'You never forget': Honoring Arizona’s veterans one flight at a time
Arizona veteran James Byram Price stood at attention and stared straight ahead at the Vietnam Veterans Memorial, the names of fallen soldiers etched onto the black marble of the wall, his reflection staring back.
He stood rigid, silent, before the wall. His eyes were hidden behind a pair of sunglasses, but there was no mistaking the emotion when he spoke, his voice wavering.
“I was one of the lucky ones to be able to come home, but we’re always still there with our brothers,” Price, a Vietnam veteran, said Wednesday.
Price was one of 30 Arizona veterans in Washington this week as part of another Arizona Honor Flight, a charity that flies World War II, Vietnam and Korean War veterans to visit their respective memorials around the capital.
For some, it was their first time visiting the city and the memorials; others had visited in years past. But at some point during the day, many were brought to tears as they stared at one of the memorials honoring their service. For many of the Vietnam vets in particular, it felt like the gratitude they did not get when they came home from the war.
“I was just doing what I was told was the right thing to do,” Price said. “And now I’m getting that welcome and thank you and it brings me to tears.”
The day was not all tears. As they waited to visit the Vietnam memorial with their “guardians” – family members and volunteers – the veterans joked like kids on a field trip, singing Creedence Clearwater Revival’s “Fortunate Son” and saying how they blasted it and other songs to scare the enemy.
After a few minutes, a woman in full camouflage approached and told the veterans she was there to honor them, a gesture that had many of the honorees once more wiping tears from their eyes, while others bowed their heads. Each veteran received a commemorative gold pin that their guardians helped pin to hats or lanyards, or shirts right above the heart.
At the Wall, the veterans paid their respects, with some searching for the names of lost comrades. Some shared stories of their lost friends, while others got charcoal rubbings of colleagues’ names on a piece of paper to bring home. Others could only stand and stare.
Across the National Mall, Jim Clark, one of two Korean War veterans on this trip, found himself emotionally exhausted from all the stops during the day, especially the final one at the Korean War Veterans Memorial.
Tears welled in his eyes, even as he said, “I don’t have any tears left.”
This was not Clark’s first visit to the memorial. He came years ago with his children, acting then as more of a tour guide, and unable to experience the memorial on a deeper level.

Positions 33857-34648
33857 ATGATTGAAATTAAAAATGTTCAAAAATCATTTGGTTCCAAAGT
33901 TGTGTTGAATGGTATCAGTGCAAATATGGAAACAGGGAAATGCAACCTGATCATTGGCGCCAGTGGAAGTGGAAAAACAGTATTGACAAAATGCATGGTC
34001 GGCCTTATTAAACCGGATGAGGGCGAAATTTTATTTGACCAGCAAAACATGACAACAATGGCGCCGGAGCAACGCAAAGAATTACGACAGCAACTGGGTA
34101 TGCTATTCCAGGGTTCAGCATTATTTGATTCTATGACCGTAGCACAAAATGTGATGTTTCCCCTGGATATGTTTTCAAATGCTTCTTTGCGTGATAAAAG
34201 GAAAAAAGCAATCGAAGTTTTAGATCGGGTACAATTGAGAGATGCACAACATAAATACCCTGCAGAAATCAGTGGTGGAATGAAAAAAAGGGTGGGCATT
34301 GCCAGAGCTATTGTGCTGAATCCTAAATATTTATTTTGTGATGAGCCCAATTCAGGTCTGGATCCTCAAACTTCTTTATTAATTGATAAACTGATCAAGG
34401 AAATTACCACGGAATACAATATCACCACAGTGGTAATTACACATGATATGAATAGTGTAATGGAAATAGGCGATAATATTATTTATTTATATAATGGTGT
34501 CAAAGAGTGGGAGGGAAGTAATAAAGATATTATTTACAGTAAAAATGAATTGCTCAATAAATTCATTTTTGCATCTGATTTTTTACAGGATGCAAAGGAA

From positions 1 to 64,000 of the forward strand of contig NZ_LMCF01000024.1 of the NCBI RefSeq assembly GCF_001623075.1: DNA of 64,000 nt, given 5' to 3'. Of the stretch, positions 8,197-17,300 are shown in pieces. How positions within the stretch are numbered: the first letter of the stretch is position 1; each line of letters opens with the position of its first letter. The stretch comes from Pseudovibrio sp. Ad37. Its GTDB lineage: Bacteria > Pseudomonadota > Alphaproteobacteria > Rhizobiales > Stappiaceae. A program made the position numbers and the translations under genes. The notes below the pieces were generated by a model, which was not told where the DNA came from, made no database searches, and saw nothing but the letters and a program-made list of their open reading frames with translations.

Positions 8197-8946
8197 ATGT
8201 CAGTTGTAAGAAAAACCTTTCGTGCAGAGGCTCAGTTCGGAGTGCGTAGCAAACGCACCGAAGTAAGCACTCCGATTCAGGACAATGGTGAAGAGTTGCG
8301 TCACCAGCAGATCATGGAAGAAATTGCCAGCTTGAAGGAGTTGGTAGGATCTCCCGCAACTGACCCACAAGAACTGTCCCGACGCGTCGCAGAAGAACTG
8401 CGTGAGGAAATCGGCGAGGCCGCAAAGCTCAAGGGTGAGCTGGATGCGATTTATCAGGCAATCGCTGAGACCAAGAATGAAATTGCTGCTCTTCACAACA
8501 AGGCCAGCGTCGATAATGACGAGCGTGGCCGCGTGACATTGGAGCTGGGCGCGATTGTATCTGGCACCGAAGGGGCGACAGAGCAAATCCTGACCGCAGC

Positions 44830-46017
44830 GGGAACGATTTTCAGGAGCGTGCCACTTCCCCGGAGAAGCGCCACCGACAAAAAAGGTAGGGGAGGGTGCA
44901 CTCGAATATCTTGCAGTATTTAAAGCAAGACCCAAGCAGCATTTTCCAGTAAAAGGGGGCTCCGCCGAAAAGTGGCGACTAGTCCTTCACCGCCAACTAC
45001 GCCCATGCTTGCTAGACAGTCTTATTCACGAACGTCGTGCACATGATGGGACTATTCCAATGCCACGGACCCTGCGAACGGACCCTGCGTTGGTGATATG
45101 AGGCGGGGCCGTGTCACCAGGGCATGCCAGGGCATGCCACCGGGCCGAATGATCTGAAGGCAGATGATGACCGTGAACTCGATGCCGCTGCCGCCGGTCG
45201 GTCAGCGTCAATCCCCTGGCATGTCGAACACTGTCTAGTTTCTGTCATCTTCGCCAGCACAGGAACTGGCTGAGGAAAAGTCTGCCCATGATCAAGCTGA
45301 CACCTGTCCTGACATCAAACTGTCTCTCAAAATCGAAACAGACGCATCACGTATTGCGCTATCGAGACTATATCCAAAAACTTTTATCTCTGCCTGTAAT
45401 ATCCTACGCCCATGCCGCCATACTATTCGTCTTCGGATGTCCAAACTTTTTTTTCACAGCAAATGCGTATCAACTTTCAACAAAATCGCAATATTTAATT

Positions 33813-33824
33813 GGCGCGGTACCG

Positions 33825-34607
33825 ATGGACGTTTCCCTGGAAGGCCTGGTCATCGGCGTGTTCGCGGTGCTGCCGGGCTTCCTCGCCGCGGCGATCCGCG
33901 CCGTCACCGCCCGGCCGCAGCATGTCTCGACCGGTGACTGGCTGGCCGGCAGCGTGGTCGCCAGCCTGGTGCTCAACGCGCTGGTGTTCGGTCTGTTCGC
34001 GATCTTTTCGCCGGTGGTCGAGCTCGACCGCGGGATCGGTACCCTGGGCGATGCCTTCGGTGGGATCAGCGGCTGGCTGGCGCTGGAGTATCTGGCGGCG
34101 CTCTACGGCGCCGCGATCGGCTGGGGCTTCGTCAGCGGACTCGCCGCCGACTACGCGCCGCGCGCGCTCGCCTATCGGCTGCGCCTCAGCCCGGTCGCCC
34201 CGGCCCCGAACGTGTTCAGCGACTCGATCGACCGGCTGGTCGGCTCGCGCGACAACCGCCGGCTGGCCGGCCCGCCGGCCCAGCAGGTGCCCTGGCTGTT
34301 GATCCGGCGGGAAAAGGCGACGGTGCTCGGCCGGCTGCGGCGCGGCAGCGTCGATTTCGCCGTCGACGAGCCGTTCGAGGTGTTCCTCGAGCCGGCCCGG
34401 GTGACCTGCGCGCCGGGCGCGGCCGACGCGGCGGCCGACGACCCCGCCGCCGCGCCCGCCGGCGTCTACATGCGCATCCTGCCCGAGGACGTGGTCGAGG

“I don’t think I had the emotions that I’m having this time,” Clark said. “But here I’m just like a big sponge and I’m so touched and filled with joy.”
The oldest member of the group, World War II veteran Ted Kuntz from Cottonwood, said he was overwhelmed, eyes glistening slightly.
While the rest of the group took pictures pointing at the Washington Monument, Ted’s son, Steve Kuntz, pushed him around in his wheelchair as he wordlessly pointed out battles and locations from the Pacific theater.
Honor flights have been flying nationally since 2005, with local “hubs” scattered across the country. Costs for the flights – or missions, as the organizers call them – are funded through donations to the hubs, with veterans making the trip at no cost to themselves.
The Arizona hub was organized in 2008 and the first flight took off for Washington in 2009. This week’s flight was the 93rd from the Arizona hub, which claims to have sent more than 2,000 veterans to D.C.
This latest group flew in Tuesday and spent a whirlwind Wednesday hitting all the memorials, as well as Arlington National Cemetery, the National Museum of the U.S. Navy and the U.S. Marine Corps Memorial, before flying home Thursday. Throughout the day Wednesday, the veterans reminisced about old friends with new ones. Even as they enjoyed the moment, memories were never far away.
That was true for Price, standing over 6 feet tall in a black cowboy hat and black jacket with a patch reading “Indian” – nickname he earned as the only Native American in his platoon.
“You never forget,” Price said. “It’s always there in the back of your mind one way or another.”